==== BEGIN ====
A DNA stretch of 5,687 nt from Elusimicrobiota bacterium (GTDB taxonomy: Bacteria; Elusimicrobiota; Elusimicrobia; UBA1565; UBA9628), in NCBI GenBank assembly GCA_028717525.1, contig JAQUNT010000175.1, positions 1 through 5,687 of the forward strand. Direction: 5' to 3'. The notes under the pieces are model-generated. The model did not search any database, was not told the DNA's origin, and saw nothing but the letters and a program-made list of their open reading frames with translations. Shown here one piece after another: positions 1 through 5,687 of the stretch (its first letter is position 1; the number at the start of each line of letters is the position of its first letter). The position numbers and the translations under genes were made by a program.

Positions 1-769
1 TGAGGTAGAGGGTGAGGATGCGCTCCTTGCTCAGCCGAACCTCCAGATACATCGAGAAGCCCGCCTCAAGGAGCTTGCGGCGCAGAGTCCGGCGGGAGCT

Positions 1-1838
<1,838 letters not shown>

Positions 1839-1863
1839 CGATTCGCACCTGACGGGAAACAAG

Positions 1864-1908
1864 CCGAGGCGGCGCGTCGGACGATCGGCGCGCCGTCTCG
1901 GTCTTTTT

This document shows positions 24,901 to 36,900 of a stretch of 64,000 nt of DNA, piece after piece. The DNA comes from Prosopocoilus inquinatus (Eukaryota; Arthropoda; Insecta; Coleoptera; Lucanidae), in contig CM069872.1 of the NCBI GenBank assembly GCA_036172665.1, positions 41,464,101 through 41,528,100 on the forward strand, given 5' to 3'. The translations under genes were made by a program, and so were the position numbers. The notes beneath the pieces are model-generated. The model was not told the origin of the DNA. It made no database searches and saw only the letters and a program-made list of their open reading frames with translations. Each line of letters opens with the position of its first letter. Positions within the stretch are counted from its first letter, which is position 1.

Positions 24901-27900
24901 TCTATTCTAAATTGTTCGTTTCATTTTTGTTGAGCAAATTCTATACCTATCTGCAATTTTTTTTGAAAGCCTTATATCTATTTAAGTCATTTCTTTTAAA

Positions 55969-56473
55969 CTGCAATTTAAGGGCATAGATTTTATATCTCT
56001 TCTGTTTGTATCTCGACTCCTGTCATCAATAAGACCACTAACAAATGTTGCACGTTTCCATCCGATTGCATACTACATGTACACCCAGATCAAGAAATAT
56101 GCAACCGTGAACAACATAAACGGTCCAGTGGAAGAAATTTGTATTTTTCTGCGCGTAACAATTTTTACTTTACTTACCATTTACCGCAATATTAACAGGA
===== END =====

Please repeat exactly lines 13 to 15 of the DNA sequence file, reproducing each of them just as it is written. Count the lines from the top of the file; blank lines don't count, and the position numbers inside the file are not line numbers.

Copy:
24901 TCTATTCTAAATTGTTCGTTTCATTTTTGTTGAGCAAATTCTATACCTATCTGCAATTTTTTTTGAAAGCCTTATATCTATTTAAGTCATTTCTTTTAAA

Positions 55969-56473
55969 CTGCAATTTAAGGGCATAGATTTTATATCTCT